Wordplay

Wordplay / 2006 IFC Films / 85 Minutes / http://www.wordplaythemovie.com / http://www.ifcfilms.com / 

If individuals did not know that this film was documenting real life individuals discussing a real life thing (Will Shortz’s crossword puzzles), individuals would likely think that this is yet another mockumentary from an individual like Christopher Guest. The absurdity of this topic is definitely present, and while this film has more than its fair share of humor (individuals like Jon Stewart are present), there are some big names present as well. When I say big names, however, I am not talking about Tom Cruise but rather individuals like former President Bill Clinton and former Senator Robert Dole. For those individuals that really get into these crossword puzzles, the retail version of Wordplay also includes five puzzles made just for this edition.

The great thing about this movie is that it does have a short runtime. While the topic is interesting and the pieces more so, over an hour and a half about crossword puzzles may have turned individuals off. Director Patrick Creadon smartly keeps this film terse and without much unnecessary fluff, and the film is made strong because of that. What I could compare Wordplay to would have to be Crumb, the somewhat-documentary film made in 1994 about the cartoonist Robert Crumb. What it is true that Crumb was a little more idealized than real life stories would portray eir, the fact that both individuals have a massive cult following makes the films’ paths converge. The film may be a documentary, but this is a documentary that could gain wide release and keep normal movie crowds enthralled for the entirety of the film. The problem that I see with a lot of documentaries is that they are so specialized that only individuals that are familiar with the topic being discussed really can get “into” the movie.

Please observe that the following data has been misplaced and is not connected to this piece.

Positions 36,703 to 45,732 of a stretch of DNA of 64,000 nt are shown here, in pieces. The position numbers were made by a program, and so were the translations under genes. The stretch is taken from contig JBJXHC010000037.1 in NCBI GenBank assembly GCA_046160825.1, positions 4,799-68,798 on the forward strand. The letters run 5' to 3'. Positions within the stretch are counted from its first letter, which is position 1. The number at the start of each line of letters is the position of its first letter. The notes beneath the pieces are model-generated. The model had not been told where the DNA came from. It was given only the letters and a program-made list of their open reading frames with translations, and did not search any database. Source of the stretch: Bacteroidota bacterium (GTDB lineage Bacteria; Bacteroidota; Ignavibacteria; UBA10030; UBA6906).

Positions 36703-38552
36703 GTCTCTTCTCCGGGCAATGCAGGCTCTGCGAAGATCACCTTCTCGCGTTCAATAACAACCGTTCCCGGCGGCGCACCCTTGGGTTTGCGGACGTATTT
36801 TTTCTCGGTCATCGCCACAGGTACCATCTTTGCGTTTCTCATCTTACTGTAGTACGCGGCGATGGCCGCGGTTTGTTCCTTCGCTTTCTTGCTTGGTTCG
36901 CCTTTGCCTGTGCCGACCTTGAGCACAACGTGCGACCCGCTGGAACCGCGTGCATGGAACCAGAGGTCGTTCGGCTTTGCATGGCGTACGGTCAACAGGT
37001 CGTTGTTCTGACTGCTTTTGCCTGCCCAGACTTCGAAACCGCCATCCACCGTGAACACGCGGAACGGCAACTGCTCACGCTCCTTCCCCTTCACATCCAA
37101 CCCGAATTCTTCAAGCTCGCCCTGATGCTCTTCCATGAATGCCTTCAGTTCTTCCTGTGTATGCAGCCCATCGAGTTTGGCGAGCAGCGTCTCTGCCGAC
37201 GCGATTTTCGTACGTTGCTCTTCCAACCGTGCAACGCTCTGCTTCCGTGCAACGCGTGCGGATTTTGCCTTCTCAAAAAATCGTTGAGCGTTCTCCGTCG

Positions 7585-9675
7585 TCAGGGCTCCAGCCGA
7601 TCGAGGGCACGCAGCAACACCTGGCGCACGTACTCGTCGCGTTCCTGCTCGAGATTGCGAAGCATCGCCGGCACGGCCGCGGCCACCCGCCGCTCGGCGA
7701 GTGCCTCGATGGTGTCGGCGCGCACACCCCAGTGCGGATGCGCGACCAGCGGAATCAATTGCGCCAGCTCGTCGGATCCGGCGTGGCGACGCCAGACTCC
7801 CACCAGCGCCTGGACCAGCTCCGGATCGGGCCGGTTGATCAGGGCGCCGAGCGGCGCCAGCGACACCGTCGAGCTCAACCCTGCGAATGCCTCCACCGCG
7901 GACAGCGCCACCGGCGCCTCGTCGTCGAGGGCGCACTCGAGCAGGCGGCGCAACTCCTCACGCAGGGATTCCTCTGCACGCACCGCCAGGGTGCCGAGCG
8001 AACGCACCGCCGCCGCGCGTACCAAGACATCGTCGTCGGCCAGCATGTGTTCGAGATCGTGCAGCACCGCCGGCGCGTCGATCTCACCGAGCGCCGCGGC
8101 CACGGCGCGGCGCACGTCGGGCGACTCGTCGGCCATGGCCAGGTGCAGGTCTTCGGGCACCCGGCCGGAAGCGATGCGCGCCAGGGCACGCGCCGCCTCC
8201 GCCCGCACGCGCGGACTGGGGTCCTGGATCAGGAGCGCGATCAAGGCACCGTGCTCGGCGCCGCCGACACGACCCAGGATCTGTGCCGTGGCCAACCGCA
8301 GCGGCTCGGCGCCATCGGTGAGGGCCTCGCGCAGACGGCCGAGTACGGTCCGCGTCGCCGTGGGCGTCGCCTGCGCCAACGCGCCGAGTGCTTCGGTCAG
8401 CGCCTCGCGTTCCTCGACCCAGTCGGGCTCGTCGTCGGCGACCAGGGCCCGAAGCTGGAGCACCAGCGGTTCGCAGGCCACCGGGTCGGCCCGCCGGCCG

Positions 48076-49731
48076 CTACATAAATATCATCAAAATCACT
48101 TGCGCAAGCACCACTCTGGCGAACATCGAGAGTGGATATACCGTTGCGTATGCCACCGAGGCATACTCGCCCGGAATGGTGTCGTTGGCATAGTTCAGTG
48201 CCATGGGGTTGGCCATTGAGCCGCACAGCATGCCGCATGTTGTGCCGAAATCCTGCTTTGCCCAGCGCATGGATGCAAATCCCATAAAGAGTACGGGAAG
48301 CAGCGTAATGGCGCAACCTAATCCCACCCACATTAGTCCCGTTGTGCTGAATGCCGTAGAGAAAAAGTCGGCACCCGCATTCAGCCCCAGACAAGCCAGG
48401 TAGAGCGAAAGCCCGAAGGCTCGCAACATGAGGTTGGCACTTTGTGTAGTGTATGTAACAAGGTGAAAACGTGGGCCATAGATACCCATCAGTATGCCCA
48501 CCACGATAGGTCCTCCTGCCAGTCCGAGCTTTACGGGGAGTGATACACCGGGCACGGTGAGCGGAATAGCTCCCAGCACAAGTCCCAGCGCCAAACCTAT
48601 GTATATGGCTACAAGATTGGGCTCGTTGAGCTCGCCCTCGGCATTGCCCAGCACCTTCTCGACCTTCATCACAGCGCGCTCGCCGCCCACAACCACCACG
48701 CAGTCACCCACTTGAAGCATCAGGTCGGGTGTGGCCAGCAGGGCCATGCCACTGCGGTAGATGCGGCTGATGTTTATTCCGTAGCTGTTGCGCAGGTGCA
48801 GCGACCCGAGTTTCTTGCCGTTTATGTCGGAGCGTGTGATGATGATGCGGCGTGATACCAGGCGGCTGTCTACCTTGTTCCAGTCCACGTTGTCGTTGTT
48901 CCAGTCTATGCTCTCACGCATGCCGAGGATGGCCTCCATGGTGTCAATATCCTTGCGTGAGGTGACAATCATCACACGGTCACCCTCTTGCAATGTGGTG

Obviously, this film will never be as large or as popular as a “Waiting”, but I can see copies of this flying off the shelves fairly quickly. The use of vignettes that tie the film together is a little more compelling to me than merely focusing on one individual. Obviously, this film is about Will Shortz, but the cast of characters that are present during this movie draw the spotlight well away from eir and make this more than a one-person show. The commentary gives another viewpoint for which to see the film, and the deletes scenes give a more rounded out experience with the film. There are a number of extra features available on this DVD, and make this a must-buy for anyone who may be in to puzzles, or can appreciate a smartly-written and never dry documentary. Individuals will easily be able to spend the entirety of a day with this DVD in their players, as it was decided to fill this DVD with features that rival that of a super-deluxe-edition remaster of a classic film, in regards to the amount of material present. Pick this up as a holiday gift for anyone that does crossword puzzles.

Rating: 6.8/10

Author: James McQuiston

Ph.D. in Political Science, Kent State University. I have been the editor at NeuFutur / neufutur.com since I was 15. Looking for new staff members all the time; email me if you are interested. Thanks!

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